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British design for Halley VI

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A British consortium, comprising Engineers Faber Maunsell and Hugh Broughton Architects, has won a contract to build Halley VI, the new British Antarctic Survey base following an international competition.

The base is to be built on a constantly moving shelf of ice, and without intervention, the existing base, Halley V, will most likely end its life drifting out to sea on an iceberg. To prevent Halley VI suffering a similar fate, it will be built on skis, so it can be moved.

It will also be raised above the snow on stilts, as Halley V is, to keep it above the annual accumulation of snow - usually around five feet. Previous bases have slowly been buried and crushed under the weight of years and years of snowfall.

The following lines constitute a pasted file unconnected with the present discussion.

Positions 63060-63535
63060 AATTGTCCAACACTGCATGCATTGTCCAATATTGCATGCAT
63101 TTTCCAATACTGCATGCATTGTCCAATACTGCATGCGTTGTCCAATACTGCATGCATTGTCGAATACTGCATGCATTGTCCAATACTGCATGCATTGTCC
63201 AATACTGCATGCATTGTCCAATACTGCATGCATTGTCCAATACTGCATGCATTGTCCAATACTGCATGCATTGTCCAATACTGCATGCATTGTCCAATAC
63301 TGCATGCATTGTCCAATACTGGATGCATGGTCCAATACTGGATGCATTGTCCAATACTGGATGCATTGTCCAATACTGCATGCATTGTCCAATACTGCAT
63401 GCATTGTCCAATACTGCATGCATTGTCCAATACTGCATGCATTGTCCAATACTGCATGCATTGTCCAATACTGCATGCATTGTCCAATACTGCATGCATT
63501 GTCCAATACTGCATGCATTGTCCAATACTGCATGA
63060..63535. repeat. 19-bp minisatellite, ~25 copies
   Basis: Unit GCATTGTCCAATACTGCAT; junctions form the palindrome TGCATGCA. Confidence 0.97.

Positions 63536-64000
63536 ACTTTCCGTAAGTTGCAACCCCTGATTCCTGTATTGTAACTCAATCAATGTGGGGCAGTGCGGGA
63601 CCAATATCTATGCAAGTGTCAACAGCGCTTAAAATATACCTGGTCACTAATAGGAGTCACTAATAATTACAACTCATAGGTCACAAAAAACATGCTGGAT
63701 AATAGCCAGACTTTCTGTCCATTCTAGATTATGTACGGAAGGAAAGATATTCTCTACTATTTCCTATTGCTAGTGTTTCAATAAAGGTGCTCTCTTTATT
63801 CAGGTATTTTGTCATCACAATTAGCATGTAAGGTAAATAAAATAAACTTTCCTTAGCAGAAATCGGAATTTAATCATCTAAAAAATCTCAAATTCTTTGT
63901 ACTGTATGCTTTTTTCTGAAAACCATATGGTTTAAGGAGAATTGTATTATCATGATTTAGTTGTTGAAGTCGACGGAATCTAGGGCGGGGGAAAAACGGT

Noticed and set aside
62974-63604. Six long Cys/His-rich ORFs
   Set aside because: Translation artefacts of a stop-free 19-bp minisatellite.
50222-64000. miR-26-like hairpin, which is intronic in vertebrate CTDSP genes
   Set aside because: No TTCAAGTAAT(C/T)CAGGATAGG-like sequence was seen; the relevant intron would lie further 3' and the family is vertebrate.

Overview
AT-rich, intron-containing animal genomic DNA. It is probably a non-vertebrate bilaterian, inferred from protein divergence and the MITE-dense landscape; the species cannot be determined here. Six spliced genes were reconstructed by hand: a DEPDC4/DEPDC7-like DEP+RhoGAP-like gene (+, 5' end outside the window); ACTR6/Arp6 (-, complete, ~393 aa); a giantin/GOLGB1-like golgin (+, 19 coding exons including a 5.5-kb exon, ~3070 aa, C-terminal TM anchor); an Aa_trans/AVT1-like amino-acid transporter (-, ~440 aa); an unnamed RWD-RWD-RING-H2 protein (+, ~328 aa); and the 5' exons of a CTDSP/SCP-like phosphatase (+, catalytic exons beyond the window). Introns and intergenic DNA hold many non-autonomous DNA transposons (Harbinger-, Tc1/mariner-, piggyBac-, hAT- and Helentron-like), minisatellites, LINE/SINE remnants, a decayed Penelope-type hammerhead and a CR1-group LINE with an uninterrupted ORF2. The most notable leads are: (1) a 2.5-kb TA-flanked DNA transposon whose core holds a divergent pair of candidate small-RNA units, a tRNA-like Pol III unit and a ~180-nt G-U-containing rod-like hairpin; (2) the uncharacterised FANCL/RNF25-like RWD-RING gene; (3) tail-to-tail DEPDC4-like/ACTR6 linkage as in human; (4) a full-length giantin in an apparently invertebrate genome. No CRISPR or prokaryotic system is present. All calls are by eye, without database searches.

Relocating the base will mean the building must be lowered to ground level, so it can be shoved along with a bulldozer.

The new base design has two main platforms, each with six interconnected modules. It will generate more of its energy renewably, and should handle waste disposal better than its predecessor. It will also, according to reports, look a bit like a giant blue caterpillar.

It has been designed to be as flexible as possible, since it will the base of British scientific operation in Antarctica for 20 years after it has been built.

"One doesn't know what the scientific drivers will be in 20 years' time, what kind of science will need to be done," Hugh Broughton told the BBC. "Global warming will presumably play a huge part; but basically the building needs to be flexible. In our design, labs can be converted to bedrooms and bedrooms to labs according to the need."

Construction work on the base, which will house up to 60 people during the Antarctic summer, should begin in 18 months' time. The work is expected to be completed in December 2008. ®

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Huge iceberg menaces Antarctica
Giant iceberg slams into glacial tongue
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